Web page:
I once heard it explained that when operating from a dumb terminal over a 1200 baud line every character would take a noticeable amount of time to send down the wire, and so it made sense to use one-character variable names and remove all space around brackets and operators. Later perhaps this trend continued where memory was contemplated in kilobytes. But the 1980s were a long time ago.

I think of it as good manners.

``````unit sub MAIN ( \$number = 5 ) ;

say (2..\$number).grep({ !/1/ })
.elems;``````

episode two:
“A Clean Sweep”

### Minesweeper Game

Submitted by: Cheok-Yin Fung

You are given a rectangle with points marked with either `x` or `*`. Please consider the `x` as a land mine.

Write a script to print a rectangle with numbers and `x` as in the Minesweeper game.

A number in a square of the minesweeper game indicates the number of mines within the neighbouring squares (usually 8), also implies that there are no bombs on that square.

##### Example
``````Input:
x * * * x * x x x x
* * * * * * * * * x
* * * * x * x * x *
* * * x x * * * * *
x * * * x * * * * x

Output:
x 1 0 1 x 2 x x x x
1 1 0 2 2 4 3 5 5 x
0 0 1 3 x 3 x 2 x 2
1 1 1 x x 4 1 2 2 2
x 1 1 3 x 2 0 0 1 x``````

#### theory

Well let me say I thought at first we’d been tasked with actually making a minesweeper game. I mean, on thinking it through it wouldn’t be particularly difficult or anything; just take coordinate coded input and reprint the updated map. Or even provide terminal blanking tricks to make a proper ascii gui of sorts.

Really the hard part would be thinking up and implementing all the fiddly details that go into an effort like that more than the core logic.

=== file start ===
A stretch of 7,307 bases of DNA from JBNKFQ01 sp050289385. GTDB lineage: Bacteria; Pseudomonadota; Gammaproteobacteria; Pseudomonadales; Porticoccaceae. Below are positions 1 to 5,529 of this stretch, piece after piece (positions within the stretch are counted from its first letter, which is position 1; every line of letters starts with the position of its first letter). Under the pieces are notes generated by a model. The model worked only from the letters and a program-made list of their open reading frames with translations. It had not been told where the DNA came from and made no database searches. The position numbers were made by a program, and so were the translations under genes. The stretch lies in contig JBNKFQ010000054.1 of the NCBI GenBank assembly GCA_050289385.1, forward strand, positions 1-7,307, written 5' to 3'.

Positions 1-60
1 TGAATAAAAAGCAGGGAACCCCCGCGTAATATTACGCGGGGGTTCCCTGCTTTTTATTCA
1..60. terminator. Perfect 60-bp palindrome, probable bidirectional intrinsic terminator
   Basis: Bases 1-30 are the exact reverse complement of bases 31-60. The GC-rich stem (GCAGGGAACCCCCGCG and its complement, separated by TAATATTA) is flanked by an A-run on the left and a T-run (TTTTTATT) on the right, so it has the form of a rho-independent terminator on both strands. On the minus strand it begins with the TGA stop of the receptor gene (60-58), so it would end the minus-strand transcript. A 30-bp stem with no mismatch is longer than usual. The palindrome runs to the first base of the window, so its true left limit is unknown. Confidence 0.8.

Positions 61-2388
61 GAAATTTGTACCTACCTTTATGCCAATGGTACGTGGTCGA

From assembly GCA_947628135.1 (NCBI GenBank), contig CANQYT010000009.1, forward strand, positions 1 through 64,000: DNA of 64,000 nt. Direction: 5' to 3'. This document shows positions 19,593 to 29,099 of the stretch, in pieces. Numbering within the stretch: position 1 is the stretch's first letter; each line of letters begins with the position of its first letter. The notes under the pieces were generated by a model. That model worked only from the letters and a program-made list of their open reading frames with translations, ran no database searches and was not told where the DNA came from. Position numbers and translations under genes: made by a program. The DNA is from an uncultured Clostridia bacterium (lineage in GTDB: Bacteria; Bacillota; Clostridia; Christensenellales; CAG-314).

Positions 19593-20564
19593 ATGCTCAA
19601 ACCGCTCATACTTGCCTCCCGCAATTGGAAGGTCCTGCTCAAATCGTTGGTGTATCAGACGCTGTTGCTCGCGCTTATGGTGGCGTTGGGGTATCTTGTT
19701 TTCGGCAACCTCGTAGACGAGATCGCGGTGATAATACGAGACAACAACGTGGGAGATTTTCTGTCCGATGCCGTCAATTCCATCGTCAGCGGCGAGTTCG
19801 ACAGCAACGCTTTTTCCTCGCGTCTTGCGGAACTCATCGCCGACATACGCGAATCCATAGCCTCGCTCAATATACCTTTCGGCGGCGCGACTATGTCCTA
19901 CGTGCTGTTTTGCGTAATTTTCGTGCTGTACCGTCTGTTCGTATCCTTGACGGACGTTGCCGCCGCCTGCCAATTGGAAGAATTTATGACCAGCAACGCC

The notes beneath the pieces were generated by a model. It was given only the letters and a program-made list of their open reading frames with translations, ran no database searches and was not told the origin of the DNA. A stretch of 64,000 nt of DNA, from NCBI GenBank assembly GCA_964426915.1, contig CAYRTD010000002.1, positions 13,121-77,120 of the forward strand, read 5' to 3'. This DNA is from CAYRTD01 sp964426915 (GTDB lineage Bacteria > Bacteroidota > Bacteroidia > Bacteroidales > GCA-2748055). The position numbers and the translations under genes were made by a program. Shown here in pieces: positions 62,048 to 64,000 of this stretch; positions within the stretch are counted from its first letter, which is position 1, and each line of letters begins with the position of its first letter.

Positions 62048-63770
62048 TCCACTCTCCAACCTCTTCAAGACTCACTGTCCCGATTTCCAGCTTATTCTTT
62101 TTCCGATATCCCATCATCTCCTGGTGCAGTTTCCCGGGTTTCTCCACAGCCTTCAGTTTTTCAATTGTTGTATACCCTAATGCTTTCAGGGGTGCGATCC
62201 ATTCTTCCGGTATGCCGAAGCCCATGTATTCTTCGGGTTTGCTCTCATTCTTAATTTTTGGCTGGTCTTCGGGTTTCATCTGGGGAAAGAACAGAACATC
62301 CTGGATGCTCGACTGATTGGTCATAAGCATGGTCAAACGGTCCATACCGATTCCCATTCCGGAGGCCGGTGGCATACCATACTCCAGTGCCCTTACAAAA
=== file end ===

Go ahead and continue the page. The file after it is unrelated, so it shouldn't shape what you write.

I get the feeling someone will go the extra distance and do it; we may more likely get several versions to play arond with.

Me, on the other hand I think I’ll stick with the request as written. Perhaps when I’m done rooting through all the other rabbit holes permeating my life this week I’ll have time to come back and fancy it up.

Not likely though. I wouldn’t wait up.

So we have a request for the minesweeper interface map, rather than the game. This map is an important and necessary subtask to creating the game, for determining the information revealed to the user with every move made. The ultimate goal of the game is to reveal the entirely of this map, position by position, without ever testing a square with a mine in it.

What we start with is the secret map of the minefield, which the player never directly sees. The player moves to a coordinate position, and the number of mines surrounding that square is revealed. By combining this information from a number of directions inferences can be made and the locations, in theory, of the individual mines can then be determined.